Sex & culture
Culture is composed of all the social norms, history, religion, roles and expectations, which contribute to the way we perceive, and interact with, the world. As an integral part of our being in the world, how and what we learn about sexuality and relationships is also highly influenced by culture.
There are many factors that can influence the messages we get about sexuality. Adherence to moral codes (often closely tied with religious beliefs) can shape what if and what we are taught about sex, the light in which sex is portrayed in, which expressions of sexuality and forms of relationships are considered acceptable, and many more.
Social norms, especially around gender, can strongly influence the messages children and youth receive about sexuality. Based on their gender people are usually taught -in more or less direct ways- how they should approach sex, what kind of expressions they are allowed to have, etc. For example, men may be taught that they should be the ones to “pursue” sex, and women’s experiences of sexuality might receive less attention.
Popular culture can also have a strong impact and shape our attitudes towards sex and sexuality, by either reinforcing or challenging social norms and common beliefs, for example through the way sex and relationships are portrayed in TV shows, movies, and magazines. The bodies, relationships and forms of sexuality that are presented in mainstream media can influence what is considered acceptable, attractive and desirable in different cultures.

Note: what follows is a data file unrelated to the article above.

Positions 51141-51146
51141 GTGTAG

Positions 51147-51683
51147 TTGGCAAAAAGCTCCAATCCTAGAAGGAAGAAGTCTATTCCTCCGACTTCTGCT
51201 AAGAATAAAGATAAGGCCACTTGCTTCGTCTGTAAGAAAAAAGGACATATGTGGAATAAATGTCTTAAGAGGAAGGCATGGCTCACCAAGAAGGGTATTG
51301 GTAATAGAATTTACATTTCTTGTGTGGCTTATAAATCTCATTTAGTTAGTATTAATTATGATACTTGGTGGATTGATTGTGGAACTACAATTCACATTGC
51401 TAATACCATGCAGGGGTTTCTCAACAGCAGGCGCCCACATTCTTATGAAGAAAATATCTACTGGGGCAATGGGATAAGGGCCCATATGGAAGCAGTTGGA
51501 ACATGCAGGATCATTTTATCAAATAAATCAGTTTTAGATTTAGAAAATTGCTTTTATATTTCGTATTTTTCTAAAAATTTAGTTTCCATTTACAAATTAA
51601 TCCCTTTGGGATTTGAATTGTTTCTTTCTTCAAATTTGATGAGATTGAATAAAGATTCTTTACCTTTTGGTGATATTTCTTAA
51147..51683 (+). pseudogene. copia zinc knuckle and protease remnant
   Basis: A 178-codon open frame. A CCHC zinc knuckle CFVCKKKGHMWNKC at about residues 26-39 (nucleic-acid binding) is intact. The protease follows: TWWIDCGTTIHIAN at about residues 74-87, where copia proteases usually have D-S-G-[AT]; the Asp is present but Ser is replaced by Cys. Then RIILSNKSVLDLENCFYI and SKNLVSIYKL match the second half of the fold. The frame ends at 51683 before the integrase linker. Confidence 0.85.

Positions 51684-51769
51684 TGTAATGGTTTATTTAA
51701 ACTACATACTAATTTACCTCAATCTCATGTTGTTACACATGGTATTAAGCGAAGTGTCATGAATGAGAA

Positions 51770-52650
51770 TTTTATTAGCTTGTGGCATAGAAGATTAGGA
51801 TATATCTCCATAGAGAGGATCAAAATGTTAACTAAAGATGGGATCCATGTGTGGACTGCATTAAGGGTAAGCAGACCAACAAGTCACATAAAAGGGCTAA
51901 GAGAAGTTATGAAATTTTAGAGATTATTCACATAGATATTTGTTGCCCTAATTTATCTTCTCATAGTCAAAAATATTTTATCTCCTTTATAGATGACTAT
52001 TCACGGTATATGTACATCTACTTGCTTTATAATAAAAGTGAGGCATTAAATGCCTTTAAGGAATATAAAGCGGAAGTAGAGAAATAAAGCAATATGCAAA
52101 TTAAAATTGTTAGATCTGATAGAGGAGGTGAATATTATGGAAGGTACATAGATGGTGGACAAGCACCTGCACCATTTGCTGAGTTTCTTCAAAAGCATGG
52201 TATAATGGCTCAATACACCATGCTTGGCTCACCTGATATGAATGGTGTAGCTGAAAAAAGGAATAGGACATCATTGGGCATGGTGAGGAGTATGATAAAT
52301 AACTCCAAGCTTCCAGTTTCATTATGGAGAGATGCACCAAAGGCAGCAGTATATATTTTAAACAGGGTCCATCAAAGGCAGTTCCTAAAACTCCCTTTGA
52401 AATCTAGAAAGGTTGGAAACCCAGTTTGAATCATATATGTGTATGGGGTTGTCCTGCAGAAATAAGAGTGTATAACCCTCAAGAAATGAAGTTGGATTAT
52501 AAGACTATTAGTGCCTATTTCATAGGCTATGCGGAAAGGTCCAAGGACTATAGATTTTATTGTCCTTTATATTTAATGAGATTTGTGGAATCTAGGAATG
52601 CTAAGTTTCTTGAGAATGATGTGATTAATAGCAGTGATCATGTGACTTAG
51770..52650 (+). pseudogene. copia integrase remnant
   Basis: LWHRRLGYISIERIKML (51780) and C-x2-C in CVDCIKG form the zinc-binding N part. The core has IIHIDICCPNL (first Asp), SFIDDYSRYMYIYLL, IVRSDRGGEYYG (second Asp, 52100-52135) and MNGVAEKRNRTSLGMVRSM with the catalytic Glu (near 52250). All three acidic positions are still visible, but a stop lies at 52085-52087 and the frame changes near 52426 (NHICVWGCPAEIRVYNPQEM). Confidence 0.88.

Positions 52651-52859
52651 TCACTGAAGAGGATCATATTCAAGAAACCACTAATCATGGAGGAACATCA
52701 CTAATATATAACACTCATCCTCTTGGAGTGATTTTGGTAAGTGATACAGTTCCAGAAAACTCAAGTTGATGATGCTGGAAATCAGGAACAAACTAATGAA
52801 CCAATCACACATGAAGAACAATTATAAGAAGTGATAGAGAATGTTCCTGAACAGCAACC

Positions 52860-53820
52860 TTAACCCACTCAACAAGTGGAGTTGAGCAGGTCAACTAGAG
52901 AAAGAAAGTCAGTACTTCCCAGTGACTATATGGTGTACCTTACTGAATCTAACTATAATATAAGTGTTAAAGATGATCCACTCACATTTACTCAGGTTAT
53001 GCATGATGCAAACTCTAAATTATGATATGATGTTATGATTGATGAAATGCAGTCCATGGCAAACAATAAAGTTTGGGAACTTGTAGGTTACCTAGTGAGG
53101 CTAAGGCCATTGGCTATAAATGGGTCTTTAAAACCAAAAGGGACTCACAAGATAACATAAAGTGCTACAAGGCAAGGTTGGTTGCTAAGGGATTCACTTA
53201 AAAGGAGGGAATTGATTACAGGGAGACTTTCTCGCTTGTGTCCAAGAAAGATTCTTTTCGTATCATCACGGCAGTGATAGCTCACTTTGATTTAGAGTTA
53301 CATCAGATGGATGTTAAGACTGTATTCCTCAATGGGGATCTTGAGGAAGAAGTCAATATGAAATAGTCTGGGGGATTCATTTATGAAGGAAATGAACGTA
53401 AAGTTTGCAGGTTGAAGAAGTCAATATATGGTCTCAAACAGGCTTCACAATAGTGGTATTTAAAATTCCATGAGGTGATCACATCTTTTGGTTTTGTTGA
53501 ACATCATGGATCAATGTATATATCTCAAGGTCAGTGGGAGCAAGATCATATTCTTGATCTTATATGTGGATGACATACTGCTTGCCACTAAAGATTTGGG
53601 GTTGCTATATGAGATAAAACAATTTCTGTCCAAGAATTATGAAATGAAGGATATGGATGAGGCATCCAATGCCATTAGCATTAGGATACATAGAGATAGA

We dedicated this chapter to exploring the interconnection between culture, ideas and information about sexuality and relationships.
Sexual education curricula should take into account the existing cultural influences in order to effectively challenge misconceptions and provide the materials and space for people to more authentically connect with and express their sexuality .
Through the activities in this chapter we focus on:
- exploring the cultural norms and social attitudes around sexuality, and their impact on our perceptions of sex
- reflecting on the messages we receive about sex, bodies and relationships from the media
- challenging the existing norms and aiming to expand our understanding and view of the wide spectrum of expressions of sexuality and relationships